Given current ObamaCare reforms, I agree with Doctor Gordon.  Government reform will stimulate economic growth.  It may even slow it down.  The major trends uninitiated by the administration: accountable care organizations, consolidation at every level of the system, bundled payments between hospitals and physicians,    pay for performance based on evidence-based outcomes,  mandatory electronic records,  employer and individual mandates will not promote growth.
But I believe the electronic revolution and other factors – decentralization of the system, remote monitoring through new devices, telemedicine and virtual visits, and patient engagement. will make health care more efficient. 
 I believe information technologies will speed diagnosis,  will improve health and wellness status ,   and better prognosis and human productivity.  It is currently possible to establish a diagnosis by having a patient enter symptoms, complaints, and history  to create a computer algorithm giving the right  diagnosis 90% of the time; to use a drop of the patient’s blood, coupled with vital signs and a stress test using expelled breath gases  to establish cardiac and pulmonary status, and  use remote and wearable monitoring devices  to define the state of the patient’s fitness and wellness compared to peers,  and to deploy  historical information and  DNA information from blood or saliva to predict and improve  long term prognosis -  and to do all of these things from a patient’s home or other locations outside the usual medical setting.   Many other medical problems – dermatological, ophthamological, surgical, and orthopedic conditions will require examination and evaluation by physicians.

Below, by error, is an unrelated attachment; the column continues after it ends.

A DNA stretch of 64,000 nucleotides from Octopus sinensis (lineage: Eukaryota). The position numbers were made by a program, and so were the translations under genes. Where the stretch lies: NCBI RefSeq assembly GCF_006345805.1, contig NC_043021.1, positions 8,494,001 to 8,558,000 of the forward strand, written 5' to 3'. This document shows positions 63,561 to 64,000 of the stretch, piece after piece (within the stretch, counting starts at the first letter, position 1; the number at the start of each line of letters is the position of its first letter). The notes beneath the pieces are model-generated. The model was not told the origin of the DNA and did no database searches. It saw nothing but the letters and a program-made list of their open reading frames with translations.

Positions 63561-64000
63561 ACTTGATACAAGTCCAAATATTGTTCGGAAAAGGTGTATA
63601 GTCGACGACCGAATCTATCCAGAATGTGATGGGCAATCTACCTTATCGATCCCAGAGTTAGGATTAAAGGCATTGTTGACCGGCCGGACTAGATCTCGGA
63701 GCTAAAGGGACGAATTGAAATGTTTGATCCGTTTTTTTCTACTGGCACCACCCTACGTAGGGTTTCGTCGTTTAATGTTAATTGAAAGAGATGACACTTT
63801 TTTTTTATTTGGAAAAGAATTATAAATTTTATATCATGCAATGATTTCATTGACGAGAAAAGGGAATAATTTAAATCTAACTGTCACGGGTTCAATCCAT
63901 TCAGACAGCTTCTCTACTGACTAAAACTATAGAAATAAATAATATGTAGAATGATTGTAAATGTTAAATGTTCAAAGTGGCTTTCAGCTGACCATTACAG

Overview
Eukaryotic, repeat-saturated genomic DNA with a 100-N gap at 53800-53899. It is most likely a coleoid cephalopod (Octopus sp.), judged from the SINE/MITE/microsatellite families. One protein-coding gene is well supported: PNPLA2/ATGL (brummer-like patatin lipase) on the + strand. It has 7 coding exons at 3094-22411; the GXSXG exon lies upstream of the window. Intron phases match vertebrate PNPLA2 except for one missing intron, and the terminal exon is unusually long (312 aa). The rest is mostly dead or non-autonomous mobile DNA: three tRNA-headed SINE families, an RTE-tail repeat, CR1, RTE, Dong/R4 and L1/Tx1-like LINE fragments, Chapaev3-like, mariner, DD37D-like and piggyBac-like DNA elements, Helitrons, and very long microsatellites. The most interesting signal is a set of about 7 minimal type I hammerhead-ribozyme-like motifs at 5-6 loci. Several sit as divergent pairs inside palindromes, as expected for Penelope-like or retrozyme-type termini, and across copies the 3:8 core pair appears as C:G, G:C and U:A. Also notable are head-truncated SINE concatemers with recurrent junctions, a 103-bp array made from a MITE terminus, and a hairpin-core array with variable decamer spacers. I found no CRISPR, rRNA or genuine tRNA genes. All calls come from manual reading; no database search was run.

Will these medical innovations improve overall economic growth?  Maybe at the margins.     Other factors besides health care are involved as Gordon indicates – narrowing  of income differences,  better  and less expensive education,  lower taxes,  fewer regulations,  more market-based enterprise.  On the health care front,  repealing ObamaCare,  allowing purchase of health care across state lines,  allowing deduction of insurance from taxes, expanding HSAs,  requiring transparency of  medical goods and services,  state block grants for Medicaid,  and freer markets for pharmaceutical purchases may be required.
Professor Gordon may be right that the new normal  is slower economic growth,  and that  the  Internet and its spin-offs will not significantly  speed economic growth.   But it may be wrong too, and the techno-optimists among us may be right.  Maybe ordinary citizens, armed with information and riding the electronic wave, will help America return to economic growth.

Monday, March 28, 2016

Political Niceties
Mike Hukabee, the erstwhile GOP presidential candidate, said words to this effect of President Obama,” He thinks if you’re nice to your enemies,  they’ll be nice to you. What naiveté! ”